“They arrested me on June 10th, 2004. I was having a medical examination at some private clinic in Comeo when three men in plain clothes came into the consulting room and dragged me out by force. They were armed. They said I was detained.” This is how Mauricio Avilez, a 26-year-old from
Mauricio was arrested by soldiers. They took him to
During the trial that followed, Mauricio had to face a long list of charges, which included, among other things, rebellion, terrorism, blackmailing, and murder. “Those charges were based on the bombings of two shopping malls in
The case went on for four months, and it finally came to an end only when judicial authorities admitted to having no solid evidence to sustain the accusations.
Uribe’s “democratic security” era
“This government wants to increase the number of detentions,” said David Martinez, the coordinator of the BogotÃ¡-based Observatory of human rights and humanitarian law. In his view, it was President Uribe’s speech to the coffee industry businessmen on December 10th [by the way: the international human rights day], 2003, the one that provided the first glimpse into an era where massive arbitrary arrests would play an important role. It is well worth to recall once again the President’s words: “Last week I’ve said to General Castro Castro [the head of Colombia's police forces] that in this region we cannot continue every Sunday with massive detentions of 40 or 50 people, but of 200 people, if we want to accelerate the imprisonment of terrorists and crack down on those organizations.” This statement was referring to the western part of the Caldas region, but it nevertheless soon became evident that it was adopted as a guiding principle all over the country. According to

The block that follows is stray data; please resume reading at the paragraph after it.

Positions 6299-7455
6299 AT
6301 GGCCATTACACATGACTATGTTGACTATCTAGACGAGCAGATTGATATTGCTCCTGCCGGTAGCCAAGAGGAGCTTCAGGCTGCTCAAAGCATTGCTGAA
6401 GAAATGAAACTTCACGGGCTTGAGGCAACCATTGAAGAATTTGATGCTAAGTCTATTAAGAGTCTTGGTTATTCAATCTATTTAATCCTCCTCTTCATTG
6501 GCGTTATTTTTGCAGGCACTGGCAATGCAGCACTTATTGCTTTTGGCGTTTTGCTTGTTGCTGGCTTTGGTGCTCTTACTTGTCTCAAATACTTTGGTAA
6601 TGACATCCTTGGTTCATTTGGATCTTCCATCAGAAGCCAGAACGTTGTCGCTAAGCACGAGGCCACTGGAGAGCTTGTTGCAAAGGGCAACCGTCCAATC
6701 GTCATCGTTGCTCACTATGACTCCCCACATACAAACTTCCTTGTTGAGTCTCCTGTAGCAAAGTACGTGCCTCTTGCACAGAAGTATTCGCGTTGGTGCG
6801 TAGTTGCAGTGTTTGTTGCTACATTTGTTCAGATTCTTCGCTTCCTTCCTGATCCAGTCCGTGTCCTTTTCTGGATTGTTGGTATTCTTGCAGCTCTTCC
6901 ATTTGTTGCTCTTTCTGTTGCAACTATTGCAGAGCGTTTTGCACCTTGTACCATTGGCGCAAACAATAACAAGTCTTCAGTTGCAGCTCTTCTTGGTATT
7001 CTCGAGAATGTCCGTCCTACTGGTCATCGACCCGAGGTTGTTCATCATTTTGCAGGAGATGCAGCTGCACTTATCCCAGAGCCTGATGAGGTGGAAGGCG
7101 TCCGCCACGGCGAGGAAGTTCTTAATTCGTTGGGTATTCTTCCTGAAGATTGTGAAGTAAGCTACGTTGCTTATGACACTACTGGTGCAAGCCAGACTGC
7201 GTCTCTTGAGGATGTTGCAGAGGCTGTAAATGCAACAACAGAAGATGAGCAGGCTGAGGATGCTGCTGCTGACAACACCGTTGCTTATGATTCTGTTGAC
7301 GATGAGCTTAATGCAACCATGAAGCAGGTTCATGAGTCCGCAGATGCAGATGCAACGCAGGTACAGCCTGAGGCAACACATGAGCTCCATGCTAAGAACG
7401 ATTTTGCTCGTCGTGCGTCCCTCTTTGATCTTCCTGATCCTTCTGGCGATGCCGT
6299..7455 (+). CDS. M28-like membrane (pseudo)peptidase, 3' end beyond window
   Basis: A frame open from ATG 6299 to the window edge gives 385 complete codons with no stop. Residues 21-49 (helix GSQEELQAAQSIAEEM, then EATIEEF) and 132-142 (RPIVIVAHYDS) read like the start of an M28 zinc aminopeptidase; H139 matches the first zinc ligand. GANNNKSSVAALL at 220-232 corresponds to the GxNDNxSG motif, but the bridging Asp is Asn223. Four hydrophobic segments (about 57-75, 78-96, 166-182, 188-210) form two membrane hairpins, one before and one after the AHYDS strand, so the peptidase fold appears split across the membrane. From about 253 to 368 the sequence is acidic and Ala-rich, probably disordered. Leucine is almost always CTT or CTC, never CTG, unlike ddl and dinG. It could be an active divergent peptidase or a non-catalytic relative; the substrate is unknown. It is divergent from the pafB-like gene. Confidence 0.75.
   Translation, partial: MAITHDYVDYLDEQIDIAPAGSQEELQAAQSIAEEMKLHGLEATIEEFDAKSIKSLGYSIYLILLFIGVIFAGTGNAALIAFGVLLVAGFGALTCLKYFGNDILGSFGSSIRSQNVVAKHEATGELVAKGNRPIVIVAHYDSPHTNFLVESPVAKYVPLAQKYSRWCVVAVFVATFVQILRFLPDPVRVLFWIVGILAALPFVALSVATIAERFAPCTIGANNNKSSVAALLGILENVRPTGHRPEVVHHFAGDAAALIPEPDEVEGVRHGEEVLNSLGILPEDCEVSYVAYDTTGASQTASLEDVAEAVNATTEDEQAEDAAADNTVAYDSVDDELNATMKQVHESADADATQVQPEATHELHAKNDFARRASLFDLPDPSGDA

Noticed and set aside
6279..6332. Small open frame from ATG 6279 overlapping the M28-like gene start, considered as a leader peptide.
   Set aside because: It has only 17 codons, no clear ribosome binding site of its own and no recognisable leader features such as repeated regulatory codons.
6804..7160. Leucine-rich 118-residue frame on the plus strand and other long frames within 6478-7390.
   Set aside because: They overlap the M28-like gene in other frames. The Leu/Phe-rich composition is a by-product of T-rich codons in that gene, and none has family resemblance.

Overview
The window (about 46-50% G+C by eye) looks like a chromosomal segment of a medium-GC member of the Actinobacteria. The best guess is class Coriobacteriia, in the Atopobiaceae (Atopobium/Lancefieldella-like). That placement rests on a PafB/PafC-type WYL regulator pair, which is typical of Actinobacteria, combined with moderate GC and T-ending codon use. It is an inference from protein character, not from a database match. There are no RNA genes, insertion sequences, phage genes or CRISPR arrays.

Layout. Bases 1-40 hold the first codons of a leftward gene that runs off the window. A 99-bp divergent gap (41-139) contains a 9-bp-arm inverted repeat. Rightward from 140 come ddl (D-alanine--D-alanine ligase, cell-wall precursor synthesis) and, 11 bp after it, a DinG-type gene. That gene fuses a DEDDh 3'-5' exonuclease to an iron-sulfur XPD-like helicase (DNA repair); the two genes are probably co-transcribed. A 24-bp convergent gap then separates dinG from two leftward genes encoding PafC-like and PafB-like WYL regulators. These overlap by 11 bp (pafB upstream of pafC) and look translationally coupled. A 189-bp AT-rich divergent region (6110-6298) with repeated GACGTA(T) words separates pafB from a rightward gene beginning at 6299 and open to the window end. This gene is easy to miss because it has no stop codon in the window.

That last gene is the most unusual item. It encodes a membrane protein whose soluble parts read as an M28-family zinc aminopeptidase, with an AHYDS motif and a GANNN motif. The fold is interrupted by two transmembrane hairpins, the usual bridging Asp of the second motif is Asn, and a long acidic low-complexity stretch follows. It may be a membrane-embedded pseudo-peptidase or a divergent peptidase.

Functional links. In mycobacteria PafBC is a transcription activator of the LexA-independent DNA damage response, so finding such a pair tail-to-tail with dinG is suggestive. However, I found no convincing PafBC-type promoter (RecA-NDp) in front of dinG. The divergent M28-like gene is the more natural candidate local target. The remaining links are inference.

Data gathered by the Observatory confirm the advent of a new era. According to these figures, an exceptional increase in arbitrary detentions came into sight immediately after 2002, the presidential election year that brought Ãlvaro Uribe VÃ©lez to power. From August 7th, 2002, to August 6th, 2004, at least 6332 people were detained arbitrarily in
On a chart showing the number of detentions for each single year, the year 2003 -with more than 4000 arrests- dramatically surpasses all others. What caused this record breaking number? “The detention in Arauca, with more than 2000 people closed inside a stadium, took place,” explained
The Pacheco case
An ex-prosecutor from
Yet, as it soon became painfully evident, it was precisely the fact of acting according to law that brought Pacheco unexpected troubles. “After I had released those people, the general public prosecutor began to talk on national media about my immediate removal. And then came the minister of defence Marta Lucia Ramirez, today an elected senator from Uribe’s party U, and said that judicial measures to detain yet again all those released by me had already been taken. That was a clear, inappropriate interference of the executive branch in judicial matters,” observed Pacheco who after those events also started to receive threats from local paramilitary groups. To stay safe, he had to move to BogotÃ¡, where he still lives with his family.